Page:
Posted July. 07, 2017 07:10,
Updated July. 07, 2017 07:35
Japan has signed an Economic Partnership Agreement (EPA), a kind of free trade agreement, with the European Union on Thursday. The deal, which started in 2013, will create an enormous economic bloc, which account for 30 percent of the world’s GDP. Ninety-nine percent of tariffs in trade between Japan and the EU will be removed, the public procurement market will be open and some non-tariff barriers will be eliminated. Japan has opened up the agricultural market, its weakest point, and the EU removed the barriers to the auto market, which the EU did not want to open up.
While Japan had been regarded as a late comer in free trade deals, it was hit hard as U.S. President Trump decided to leave the Trans-Pacific Partnership (TPP), to which it had been committed. Japan pushed for the EPA, though it did not reached agreement on some items, probably because it desperately needed to expand exports through free trade.
If the EU completely removes tariffs in the auto sector, which is 10 percent now, seven years later, Japanese cars will become competitive in prices. However, it will hit Korean automakers. Korea will lose the no-tariff advantage, which it has enjoyed from the free trade pact with the EU signed in 2011. In addition, the market share of Korean automakers has recently stalled in Europe. Japan is determined to occupy the European market with the removal of tariffs.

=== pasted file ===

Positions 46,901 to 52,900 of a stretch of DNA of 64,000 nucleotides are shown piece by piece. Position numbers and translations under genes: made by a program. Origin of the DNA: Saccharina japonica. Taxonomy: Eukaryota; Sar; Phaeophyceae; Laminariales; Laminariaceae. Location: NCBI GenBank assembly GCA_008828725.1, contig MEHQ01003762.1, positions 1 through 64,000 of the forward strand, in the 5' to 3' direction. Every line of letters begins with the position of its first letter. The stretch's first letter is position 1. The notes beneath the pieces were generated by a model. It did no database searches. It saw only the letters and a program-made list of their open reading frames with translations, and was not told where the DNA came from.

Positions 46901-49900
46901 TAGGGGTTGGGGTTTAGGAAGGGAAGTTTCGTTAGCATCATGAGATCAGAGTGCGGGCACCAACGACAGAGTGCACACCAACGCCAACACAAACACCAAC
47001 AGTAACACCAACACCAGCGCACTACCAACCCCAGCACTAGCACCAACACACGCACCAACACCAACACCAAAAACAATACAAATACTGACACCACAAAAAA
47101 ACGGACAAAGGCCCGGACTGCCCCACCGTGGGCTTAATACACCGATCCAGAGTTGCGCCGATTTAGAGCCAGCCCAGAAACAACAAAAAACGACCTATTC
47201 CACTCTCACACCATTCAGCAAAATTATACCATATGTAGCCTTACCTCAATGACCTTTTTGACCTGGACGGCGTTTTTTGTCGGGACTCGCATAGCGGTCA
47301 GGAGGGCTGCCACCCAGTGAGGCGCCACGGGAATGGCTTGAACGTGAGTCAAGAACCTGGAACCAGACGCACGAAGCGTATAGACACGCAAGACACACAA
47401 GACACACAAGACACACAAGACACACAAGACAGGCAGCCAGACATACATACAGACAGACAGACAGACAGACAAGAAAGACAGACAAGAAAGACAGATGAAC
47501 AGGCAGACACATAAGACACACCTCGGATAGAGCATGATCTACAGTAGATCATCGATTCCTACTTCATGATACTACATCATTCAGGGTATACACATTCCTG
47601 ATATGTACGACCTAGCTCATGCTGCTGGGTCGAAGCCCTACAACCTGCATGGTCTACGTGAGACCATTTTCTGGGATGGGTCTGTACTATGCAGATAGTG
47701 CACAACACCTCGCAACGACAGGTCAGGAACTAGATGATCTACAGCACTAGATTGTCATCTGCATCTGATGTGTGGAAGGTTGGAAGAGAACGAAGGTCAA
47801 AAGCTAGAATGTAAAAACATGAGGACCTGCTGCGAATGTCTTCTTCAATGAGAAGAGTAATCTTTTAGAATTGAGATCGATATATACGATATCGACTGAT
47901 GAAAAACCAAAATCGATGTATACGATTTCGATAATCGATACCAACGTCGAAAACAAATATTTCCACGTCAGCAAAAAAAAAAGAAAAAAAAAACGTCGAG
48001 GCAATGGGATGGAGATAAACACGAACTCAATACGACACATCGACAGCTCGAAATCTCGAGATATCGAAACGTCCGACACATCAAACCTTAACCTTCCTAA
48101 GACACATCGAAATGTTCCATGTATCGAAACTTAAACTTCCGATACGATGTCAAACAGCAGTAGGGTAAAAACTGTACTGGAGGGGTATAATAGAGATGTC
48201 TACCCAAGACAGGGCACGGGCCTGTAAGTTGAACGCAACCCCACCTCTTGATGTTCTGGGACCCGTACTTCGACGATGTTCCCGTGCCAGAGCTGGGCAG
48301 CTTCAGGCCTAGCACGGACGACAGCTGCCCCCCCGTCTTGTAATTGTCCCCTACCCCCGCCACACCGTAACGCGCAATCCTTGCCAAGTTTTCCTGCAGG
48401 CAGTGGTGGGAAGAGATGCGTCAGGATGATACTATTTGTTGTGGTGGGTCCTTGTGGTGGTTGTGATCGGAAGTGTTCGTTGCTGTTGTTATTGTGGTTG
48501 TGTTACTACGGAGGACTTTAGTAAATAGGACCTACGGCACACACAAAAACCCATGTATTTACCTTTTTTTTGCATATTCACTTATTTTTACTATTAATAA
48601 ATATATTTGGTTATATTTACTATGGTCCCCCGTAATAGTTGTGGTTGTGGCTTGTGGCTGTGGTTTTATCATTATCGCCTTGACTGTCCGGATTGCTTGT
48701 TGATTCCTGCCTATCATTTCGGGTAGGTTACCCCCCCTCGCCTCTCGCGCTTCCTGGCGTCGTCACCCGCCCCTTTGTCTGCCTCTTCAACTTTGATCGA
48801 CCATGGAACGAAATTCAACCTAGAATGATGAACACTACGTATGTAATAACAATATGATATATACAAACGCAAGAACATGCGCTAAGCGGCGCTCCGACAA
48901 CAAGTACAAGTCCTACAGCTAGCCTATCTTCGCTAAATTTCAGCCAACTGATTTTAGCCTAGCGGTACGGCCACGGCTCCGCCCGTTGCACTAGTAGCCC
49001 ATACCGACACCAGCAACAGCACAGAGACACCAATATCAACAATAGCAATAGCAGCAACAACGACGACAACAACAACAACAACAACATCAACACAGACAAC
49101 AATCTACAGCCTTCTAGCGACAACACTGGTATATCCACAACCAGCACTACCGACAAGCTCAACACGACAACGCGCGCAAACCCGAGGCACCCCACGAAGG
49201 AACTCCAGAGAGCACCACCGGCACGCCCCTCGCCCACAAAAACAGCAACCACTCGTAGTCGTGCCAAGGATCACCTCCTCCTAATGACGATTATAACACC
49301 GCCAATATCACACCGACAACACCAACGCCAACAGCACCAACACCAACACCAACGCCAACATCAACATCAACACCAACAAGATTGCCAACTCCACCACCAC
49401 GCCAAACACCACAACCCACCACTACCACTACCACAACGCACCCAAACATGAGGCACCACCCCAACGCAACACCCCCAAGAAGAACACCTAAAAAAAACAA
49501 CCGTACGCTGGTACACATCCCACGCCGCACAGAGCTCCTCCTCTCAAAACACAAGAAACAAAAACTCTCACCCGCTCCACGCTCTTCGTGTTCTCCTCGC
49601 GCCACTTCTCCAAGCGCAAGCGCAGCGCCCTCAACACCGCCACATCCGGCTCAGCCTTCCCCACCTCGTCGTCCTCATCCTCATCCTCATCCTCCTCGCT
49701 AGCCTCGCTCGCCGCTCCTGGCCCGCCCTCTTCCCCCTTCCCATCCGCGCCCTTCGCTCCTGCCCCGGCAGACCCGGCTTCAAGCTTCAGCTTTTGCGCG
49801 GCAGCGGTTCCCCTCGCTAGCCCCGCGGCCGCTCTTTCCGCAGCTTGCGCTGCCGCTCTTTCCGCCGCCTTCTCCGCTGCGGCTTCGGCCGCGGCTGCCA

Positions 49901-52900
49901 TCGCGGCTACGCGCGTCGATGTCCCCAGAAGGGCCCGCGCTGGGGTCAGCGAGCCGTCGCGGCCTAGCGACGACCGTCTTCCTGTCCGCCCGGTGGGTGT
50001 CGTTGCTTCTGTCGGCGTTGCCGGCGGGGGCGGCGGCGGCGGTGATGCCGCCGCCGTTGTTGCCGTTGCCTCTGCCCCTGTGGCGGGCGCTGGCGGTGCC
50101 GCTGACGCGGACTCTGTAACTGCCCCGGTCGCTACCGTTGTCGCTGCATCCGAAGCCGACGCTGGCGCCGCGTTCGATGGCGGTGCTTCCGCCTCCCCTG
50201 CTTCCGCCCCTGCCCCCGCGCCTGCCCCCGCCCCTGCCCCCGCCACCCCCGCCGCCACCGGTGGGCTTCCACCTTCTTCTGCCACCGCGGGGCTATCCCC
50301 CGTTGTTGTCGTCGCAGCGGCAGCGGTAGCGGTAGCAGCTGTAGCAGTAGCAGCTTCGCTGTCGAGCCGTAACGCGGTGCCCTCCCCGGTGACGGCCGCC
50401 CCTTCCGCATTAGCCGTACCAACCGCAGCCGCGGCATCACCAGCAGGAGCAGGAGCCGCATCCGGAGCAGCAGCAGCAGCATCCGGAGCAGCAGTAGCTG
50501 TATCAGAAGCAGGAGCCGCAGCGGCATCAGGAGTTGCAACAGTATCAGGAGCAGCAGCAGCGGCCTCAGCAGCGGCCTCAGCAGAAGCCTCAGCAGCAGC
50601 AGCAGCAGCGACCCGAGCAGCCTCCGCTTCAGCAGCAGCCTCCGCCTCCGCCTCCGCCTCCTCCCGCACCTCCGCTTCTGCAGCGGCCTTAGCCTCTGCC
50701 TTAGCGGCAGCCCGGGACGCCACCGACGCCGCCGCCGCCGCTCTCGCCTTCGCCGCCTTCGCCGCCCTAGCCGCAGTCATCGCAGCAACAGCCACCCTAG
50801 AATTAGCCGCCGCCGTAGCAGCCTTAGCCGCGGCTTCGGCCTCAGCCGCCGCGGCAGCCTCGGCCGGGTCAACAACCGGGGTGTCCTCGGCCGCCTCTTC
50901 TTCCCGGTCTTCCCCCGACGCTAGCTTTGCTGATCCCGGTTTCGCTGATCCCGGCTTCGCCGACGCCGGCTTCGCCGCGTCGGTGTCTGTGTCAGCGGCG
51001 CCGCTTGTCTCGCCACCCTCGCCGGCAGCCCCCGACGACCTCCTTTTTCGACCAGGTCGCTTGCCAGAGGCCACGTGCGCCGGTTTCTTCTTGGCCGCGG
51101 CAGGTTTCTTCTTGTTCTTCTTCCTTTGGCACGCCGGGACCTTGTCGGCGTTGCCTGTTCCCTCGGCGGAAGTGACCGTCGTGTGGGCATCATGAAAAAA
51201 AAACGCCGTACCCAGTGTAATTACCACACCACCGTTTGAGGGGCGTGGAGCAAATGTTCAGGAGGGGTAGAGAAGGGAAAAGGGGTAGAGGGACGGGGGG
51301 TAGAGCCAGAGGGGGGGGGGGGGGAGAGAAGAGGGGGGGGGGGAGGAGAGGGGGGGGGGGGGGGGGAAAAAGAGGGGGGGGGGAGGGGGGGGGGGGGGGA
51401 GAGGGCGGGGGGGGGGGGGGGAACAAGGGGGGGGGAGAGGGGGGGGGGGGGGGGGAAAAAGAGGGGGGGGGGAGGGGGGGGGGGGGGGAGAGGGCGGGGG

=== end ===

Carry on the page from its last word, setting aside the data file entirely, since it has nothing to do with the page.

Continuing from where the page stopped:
U.S. President Trump who seeks protectionism asked Korea for a renegotiation of the Korea-U.S. free trade pact in the recent Korea-U.S. summit. China blocked its tourists from visiting Korea in retaliation for the deployment of the anti-missile defense system, THAAD, and Korea’s car exports to China also shrank. If Japan becomes offensive in the European market, Korea will be challenged in all three major export markets. To make matters worse, the union of Hyundai Motor declared a breakdown of the collective bargaining and plans a strike. The union of Kia Motors has already decided to get into a labor dispute. Any action that would weaken internal momentum should be refrained at a time when the government, companies, and labor should pull wisdom together and overcome challenges ahead.